Physical activity and sedentary behavior during the early years in Canada: a cross-sectional study

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Title: Physical activity and sedentary behavior during the early years in Canada: a cross-sectional study
Authors: Colley, Rachel C
Garriguet, Didier
Adamo, Kristi B
Carson, Valerie
Janssen, Ian
Timmons, Brian W
Tremblay, Mark S
Date: 2013-05-04
Abstract: Abstract Background Physical activity and sedentary behavior habits are established during early childhood, yet only recently has objectively measured data been available on children aged 5 years and younger. This study presents data on the physical activity and sedentary behaviors of Canadian children aged 3–5 years. Methods Data were collected as part of the Canadian Health Measures Survey between 2009 and 2011. A nationally-representative sample (n = 459) of children aged 3–5 years wore Actical accelerometers during their waking hours for 7 consecutive days. Data were collected in 60-sec epochs and respondents with ≥4 valid days were retained for analysis. Parents reported their child’s physical activity and screen time habits in a questionnaire. Results Eighty-four percent of 3–4 year old children met the physical activity guideline of 180 minutes of total physical activity every day while 18% met the screen time target of <1 hour per day. Fourteen percent of 5 year old children met the physical activity guideline of 60 minutes of daily moderate-to-vigorous physical activity (MVPA) while 81% met the screen time target of <2 hours per day. Children aged 3–4 years accumulated an average of 352 min/d of total physical activity and 66 minutes of MVPA while 5 year old children accumulated an average of 342 min/d of total physical activity and 68 minutes of MVPA. Children were sedentary for approximately half of their waking hours and spent an average of 2 hours per day in front of screens. Only 15% of 3–4 year olds and 5% of 5 year olds are meeting both the physical activity and sedentary behavior guidelines. Conclusions Promoting physical activity while reducing sedentary behavior is important at all stages of life. The findings of the present study indicate that there remains significant room for improvement in these behaviors among young Canadian children.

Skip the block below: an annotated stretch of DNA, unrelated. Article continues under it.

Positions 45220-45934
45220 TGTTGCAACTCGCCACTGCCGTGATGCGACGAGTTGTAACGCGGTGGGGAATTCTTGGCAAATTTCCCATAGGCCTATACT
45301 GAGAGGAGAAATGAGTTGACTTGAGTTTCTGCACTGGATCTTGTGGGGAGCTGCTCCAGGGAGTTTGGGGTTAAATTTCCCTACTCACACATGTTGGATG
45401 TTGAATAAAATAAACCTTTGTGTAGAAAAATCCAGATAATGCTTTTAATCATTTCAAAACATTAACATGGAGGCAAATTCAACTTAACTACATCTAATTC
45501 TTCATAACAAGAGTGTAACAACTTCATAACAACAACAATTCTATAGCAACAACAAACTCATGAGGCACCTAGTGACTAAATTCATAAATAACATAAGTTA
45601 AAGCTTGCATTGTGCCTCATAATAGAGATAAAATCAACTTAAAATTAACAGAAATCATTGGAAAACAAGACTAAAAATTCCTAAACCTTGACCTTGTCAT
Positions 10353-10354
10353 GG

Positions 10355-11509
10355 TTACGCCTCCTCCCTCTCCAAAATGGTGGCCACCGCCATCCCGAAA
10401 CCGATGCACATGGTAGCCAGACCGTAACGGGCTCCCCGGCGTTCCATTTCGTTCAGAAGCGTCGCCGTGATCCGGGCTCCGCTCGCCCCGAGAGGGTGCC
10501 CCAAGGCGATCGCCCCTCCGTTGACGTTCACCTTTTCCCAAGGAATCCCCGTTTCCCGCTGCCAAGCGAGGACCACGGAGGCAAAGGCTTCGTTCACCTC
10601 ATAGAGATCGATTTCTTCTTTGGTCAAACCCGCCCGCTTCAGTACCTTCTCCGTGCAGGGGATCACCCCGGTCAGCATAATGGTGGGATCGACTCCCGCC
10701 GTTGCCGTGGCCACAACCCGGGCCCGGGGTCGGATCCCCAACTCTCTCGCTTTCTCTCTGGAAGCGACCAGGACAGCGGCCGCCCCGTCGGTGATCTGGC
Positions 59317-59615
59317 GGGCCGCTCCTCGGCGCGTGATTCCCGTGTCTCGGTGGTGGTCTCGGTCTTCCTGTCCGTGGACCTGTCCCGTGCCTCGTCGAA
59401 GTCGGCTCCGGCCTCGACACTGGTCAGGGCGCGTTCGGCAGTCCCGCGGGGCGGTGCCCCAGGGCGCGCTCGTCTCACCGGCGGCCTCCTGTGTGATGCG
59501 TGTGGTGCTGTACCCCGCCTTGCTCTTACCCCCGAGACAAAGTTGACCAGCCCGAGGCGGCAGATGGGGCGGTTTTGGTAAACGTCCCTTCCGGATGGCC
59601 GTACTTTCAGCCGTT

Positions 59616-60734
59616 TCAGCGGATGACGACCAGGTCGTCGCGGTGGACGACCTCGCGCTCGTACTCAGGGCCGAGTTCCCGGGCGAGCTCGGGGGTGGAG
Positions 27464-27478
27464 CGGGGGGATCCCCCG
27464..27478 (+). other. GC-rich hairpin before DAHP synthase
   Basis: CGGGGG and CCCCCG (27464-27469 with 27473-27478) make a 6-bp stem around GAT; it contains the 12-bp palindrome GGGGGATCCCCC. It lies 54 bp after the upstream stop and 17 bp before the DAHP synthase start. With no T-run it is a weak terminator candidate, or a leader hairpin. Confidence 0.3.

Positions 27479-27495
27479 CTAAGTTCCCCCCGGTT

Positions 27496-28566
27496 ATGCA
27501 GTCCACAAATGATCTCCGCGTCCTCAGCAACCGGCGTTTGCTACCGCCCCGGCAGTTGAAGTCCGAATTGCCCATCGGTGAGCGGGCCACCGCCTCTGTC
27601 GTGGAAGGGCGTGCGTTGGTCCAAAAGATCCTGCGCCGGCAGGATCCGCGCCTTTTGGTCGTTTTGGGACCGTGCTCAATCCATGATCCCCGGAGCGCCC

URL: http://dx.doi.org/10.1186/1479-5868-10-54
http://hdl.handle.net/10393/33739
CollectionLibre accès - Publications // Open Access - Publications
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